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Discussion Starter · #1 ·
I'm sure I can't be the only one with this problem on a lifted CJ, so I'm again consulting the wisdom of the list. I can move my steering shaft laterally about an inch, and rotate it by hand (without turning the wheels) at least that much in either direction. I'm sure the tierod ends are shot, but that shouldn't make this big of a problem; I'm having to over correct my steering all the time when I go down the road. Also, the steering wheel doesn't come back to center anymore - I have to keep it a third turn to the right in order to go straight.
If I let go of the steering wheel, the Jeep immediatly veers to the left. Any ideas, or places to start before I dump lots of $ into a new shaft and steering box?
Thanks,


Jed
80 CJ7 258w/TR,Holley carb,5" lift,33x12.5's.
 

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Couple of ideas... I've had all the same problems. While the jeep is parked, have someone move the steering back and forth while you watch your shackles. Mine had almost 2 inches of flex back and forth in them. Also make sure that you have a good sturdy bolt attaching the shackles to the frame, etc. As for no longer returning to center, it could be because your lift altered your caster angle. The top of the steering knuckles wants to be pointed about 6 degrees towards the back of the jeep. There are three ways to fix this... If it isn't too badly out of whack, you can install some angled shims between the axle and the springs to tip the axle rearwards. If its too much, you will need to either torch off the spring mounts and move them (might still have driveshaft angle problems) or you will need to torch off the steering knuckles and rotate them. Either way can get a little expensive if you have a fab shop do it. The fab shop wanted 300 bucks to do it for me, my buddy did it for a case of beer.

 
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Discussion Starter · #3 ·
Thanks for the reply,
Wondered which way I'm supposed to install those angle shims? Does the thick part go toward the front or rear? Thanks. Also, I noticed my steering shaft has lots more play side to side than my friend's CJ. Wonder if this is the shaft or the steering box?
Thanks,

Jed
80 CJ7 258w/TR,Holley carb,5" lift,33x12.5's.
 

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If the goal is to tilt the knuckles towards the rear, the shims are installed with the thick part to the front. Unfortunately my problem was too exaggerated to be cured by this, so I will be cutting and re-welding the spring perches and steering knuckles in about a month. I'll have extra shims then if you still need them. as for the play, it is most likely in the shaft. Our steering shafts are old, and they tend to wear out, both around the splines, and at the joint in them. replacing with a new heavy duty aftermarket one may cure some of your steering woes, but almost certainly won't help with the return-to-center.

 
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Discussion Starter · #5 ·
Great,
Thanks for the advice. Maybe I'll see about getting a new steering shaft and some tie rod ends. Don't have a welder or $300 to pay a shop for the "return to center" problem, but I wonder if getting an alignment done would help? You know, like at sears or something -- the kind you get on a car after you replace the struts. Or do Jeeps not need that kind of alignment?
Thanks for your help,

Jed
80 CJ7 258w/TR,Holley carb,5" lift,33x12.5's.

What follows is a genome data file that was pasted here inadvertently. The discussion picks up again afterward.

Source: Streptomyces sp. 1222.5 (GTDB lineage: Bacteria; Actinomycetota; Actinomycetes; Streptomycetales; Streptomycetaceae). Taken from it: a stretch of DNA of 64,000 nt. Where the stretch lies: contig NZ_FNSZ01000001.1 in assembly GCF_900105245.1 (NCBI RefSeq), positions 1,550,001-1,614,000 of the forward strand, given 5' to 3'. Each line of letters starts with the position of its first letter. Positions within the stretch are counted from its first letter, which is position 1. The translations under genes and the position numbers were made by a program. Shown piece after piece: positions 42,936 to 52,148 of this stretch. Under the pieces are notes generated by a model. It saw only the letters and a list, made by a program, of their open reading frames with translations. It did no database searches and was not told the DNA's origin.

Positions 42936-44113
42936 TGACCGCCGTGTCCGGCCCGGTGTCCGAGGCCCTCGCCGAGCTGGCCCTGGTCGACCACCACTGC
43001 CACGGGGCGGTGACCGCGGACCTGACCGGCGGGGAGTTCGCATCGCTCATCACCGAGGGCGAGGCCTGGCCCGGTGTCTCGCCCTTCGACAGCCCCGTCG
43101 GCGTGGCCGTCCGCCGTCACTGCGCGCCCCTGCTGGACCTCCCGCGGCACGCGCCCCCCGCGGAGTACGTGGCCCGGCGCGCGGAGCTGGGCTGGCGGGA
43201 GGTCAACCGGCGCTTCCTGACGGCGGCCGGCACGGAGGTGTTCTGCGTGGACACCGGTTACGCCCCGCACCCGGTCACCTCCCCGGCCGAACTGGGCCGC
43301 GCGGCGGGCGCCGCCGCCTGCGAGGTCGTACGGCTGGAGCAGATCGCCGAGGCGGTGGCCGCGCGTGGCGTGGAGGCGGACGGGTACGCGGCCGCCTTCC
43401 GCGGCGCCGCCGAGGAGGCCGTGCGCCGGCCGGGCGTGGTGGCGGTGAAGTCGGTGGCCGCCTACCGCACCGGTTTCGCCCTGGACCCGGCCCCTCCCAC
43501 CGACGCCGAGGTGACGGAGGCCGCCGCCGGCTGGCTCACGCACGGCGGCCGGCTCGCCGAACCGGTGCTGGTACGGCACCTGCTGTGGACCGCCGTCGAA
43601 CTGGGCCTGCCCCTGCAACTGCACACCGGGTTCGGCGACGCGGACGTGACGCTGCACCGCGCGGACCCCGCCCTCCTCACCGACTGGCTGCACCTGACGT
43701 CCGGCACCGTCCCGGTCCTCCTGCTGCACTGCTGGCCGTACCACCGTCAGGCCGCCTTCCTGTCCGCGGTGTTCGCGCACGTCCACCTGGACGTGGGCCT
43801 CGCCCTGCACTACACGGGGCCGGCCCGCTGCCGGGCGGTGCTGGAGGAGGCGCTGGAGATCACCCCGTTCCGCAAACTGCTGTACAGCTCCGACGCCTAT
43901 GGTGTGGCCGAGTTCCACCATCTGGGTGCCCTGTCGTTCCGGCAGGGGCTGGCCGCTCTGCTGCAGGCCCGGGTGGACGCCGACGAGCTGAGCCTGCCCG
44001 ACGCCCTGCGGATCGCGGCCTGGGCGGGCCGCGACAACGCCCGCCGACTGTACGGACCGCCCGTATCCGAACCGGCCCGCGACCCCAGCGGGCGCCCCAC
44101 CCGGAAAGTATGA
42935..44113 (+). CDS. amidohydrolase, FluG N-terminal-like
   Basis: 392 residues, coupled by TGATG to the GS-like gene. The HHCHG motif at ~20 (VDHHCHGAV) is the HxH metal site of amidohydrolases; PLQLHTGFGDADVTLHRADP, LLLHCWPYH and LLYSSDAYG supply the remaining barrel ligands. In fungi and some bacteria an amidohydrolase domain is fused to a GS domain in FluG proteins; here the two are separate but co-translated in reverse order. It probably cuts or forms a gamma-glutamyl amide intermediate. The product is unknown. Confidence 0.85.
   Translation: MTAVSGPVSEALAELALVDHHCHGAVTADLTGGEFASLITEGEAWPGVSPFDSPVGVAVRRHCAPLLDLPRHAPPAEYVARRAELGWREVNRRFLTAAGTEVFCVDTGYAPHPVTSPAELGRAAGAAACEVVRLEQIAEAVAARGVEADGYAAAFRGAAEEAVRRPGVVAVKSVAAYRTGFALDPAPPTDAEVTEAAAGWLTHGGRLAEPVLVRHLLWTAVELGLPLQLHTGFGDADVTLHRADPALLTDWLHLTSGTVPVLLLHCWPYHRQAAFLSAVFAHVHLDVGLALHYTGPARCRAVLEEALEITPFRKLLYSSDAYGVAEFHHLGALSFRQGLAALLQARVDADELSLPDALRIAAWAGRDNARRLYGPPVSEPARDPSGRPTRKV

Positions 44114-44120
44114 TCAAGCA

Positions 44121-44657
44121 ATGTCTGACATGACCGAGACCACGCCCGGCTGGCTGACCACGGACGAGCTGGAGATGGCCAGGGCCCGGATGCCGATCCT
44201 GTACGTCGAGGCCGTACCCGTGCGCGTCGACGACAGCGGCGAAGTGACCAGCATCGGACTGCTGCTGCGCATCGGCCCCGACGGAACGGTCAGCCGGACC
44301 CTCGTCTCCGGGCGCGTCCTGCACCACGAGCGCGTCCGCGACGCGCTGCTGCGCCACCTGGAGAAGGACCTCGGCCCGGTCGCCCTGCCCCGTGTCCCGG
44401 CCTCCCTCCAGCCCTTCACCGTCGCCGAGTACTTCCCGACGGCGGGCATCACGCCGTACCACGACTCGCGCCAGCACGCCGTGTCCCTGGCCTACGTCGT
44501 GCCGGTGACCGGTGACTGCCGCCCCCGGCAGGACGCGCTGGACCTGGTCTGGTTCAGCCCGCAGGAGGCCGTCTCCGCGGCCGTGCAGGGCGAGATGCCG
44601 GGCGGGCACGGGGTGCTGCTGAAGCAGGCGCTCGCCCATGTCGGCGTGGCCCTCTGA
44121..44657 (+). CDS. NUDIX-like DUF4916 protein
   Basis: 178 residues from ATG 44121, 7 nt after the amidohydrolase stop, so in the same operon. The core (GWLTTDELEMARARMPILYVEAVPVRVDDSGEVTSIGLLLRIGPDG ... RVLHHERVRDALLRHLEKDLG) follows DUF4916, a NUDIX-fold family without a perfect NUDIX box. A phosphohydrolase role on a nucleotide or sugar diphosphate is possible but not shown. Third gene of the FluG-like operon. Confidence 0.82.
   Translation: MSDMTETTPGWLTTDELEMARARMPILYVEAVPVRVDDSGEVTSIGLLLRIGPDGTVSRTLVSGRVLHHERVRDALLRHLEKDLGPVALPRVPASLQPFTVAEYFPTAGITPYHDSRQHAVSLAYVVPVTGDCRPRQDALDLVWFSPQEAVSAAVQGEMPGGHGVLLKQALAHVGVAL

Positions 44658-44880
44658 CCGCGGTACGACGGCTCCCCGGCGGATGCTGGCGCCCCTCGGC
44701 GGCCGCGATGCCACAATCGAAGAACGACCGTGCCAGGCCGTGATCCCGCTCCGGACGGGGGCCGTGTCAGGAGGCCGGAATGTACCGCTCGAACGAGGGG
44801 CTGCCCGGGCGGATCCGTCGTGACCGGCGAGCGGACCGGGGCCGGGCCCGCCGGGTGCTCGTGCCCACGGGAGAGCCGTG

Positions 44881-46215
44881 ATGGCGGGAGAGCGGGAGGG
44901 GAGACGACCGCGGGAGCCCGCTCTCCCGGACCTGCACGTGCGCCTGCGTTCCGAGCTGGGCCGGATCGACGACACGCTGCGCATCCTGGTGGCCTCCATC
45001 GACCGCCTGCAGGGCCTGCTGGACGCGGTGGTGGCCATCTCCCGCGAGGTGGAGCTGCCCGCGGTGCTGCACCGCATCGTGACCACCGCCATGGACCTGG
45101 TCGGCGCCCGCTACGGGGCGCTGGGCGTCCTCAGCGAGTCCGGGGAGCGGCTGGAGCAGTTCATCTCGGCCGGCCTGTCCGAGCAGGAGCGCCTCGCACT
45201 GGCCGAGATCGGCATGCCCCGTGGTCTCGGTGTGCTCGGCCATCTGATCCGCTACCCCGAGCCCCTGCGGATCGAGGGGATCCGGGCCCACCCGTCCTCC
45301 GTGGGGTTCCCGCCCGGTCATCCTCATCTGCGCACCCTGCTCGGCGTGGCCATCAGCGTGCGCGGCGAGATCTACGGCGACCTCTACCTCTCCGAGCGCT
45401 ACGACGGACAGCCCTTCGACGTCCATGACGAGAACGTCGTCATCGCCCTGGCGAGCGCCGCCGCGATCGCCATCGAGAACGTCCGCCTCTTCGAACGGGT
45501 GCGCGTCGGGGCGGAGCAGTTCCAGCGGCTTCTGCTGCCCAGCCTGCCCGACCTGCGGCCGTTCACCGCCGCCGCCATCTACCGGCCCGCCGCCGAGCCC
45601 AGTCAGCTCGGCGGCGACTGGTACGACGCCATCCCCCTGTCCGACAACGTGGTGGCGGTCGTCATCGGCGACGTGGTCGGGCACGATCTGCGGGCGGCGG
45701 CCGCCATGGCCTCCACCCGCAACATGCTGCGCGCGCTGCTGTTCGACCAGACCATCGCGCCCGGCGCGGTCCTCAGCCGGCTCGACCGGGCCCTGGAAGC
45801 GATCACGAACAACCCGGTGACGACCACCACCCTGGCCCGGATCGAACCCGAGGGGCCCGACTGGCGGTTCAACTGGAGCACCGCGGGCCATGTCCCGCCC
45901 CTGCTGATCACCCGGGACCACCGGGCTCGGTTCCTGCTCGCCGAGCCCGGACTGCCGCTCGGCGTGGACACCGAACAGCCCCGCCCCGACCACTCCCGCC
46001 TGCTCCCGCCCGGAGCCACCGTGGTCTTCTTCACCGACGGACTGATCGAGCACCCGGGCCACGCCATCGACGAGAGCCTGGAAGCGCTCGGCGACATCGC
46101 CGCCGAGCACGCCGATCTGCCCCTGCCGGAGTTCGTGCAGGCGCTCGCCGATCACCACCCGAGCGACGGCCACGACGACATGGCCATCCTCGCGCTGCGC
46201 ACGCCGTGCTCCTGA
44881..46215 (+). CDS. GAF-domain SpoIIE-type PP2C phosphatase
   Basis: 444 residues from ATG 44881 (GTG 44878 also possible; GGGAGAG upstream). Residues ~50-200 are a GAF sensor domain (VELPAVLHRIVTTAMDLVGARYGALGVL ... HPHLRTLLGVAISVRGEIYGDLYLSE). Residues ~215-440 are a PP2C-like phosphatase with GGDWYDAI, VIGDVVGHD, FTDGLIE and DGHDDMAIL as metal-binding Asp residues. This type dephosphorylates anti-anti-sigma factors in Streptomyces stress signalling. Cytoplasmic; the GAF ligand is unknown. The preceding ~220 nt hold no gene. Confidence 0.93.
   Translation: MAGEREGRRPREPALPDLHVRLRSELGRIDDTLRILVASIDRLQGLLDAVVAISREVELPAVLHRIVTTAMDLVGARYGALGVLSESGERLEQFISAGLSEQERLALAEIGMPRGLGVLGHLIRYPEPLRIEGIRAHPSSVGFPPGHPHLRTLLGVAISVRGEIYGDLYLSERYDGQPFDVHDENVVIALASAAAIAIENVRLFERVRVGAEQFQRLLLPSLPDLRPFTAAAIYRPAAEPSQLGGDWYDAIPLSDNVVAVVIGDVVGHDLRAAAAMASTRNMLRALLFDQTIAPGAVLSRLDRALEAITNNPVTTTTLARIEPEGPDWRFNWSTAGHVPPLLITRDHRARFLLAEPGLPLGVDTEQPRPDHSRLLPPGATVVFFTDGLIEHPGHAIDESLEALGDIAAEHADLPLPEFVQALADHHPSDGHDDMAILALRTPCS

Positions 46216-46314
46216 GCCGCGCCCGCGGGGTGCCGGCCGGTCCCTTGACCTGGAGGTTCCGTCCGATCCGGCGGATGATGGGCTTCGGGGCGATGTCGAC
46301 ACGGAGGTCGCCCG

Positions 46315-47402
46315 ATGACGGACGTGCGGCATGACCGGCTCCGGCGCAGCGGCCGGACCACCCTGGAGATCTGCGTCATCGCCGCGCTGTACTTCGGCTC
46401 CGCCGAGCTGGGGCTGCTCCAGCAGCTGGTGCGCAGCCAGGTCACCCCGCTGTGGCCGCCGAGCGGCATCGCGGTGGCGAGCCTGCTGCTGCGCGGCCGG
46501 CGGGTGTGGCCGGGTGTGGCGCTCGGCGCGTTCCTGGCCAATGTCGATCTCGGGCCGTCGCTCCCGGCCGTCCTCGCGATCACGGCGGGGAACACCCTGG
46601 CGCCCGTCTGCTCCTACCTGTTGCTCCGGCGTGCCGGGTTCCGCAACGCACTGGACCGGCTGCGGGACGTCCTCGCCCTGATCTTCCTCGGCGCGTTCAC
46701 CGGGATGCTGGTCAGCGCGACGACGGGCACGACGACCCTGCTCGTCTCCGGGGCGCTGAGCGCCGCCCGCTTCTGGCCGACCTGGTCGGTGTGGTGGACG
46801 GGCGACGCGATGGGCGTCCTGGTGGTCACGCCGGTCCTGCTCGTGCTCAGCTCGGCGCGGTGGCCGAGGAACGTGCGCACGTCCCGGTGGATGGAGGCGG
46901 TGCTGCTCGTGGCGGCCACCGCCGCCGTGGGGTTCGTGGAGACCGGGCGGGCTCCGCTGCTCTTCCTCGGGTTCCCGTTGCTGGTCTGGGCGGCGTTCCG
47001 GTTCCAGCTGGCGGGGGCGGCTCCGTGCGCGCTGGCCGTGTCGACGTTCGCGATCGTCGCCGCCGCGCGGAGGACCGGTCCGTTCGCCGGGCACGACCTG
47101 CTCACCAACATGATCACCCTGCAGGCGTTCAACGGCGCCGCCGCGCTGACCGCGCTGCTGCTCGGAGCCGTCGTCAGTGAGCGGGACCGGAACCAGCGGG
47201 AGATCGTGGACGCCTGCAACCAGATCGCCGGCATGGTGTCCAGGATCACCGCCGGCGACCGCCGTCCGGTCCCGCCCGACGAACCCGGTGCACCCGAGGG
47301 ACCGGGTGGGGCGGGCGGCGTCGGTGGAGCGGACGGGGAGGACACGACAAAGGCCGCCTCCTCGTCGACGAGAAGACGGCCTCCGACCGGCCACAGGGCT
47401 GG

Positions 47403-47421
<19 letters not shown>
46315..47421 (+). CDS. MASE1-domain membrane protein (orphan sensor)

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Discussion Starter · #6 ·
Check your box attachment to the frame. You will be amazed at the amount of flex there with oversize tires, and the bolts can literally be ripped right out of the frame. Also, it just may be time for a box rebuild. When mine started leaking at the rear seal I had the whole thing rebuilt rather than just replace the seal...what a difference. I guess over time I had gotten used to correcting for the slop in the box.

Brad
ORC Land Use Section Editor
http://www.off-road.com/land
Vice-Pres. Rock Garden 4 Wheelers, Farmington, NM
http://rockgarden.rockcrawler.com
 

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You can also do a quick home alignment. This may help with the pull and to some degree the return to center.

Jack the front wheels off the ground. Make a mark on the out side edge of the tread half way up the front of each tire. Measure the distance in between. Rotate the tires 180 degrees and measure again. Adjust your toe by turning the tie rod until the measurement is the same.

I had the same problem with return to center and the pull to one side. Fixed it right up as it was way off.

BigHG
84 CJ7
 

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I agree with Brad, my steering box felt a little loose, I thought it was the Swampers being at 4 psi all the time, but I found out the hard way. I was turning into a friends driveway and ripped the box right off the frame, the mounts that hold it in place ripped off because the bolts loosened. It should be very easy to diagnose, just have someone in the jeep (with it off), and have them move the steering wheel side to side slightly. Now, with the hood open, see where the shaft is moving and the tires aren't. It should be noticeable.

JEEPN
Winter Harbor, Maine
'81 CJ-8 Scrambled, It's a Jeep, Chevy, IHC kinda thing!
'88.5 Zuki, 5" Calmini, Locked, Swamped, Rolled, and just generally broken in right!
 
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Discussion Starter · #10 ·
That's part of the problem: I can turn the shaft way too much before the wheels start turning - about a 1/3 to 1/2 turn of the wheel before I get tire response!
Who rebuilds the steering boxes, or should I invest in a new one?


Jed
80 CJ7 258w/TR,Holley carb,5" lift,33x12.5's.
 
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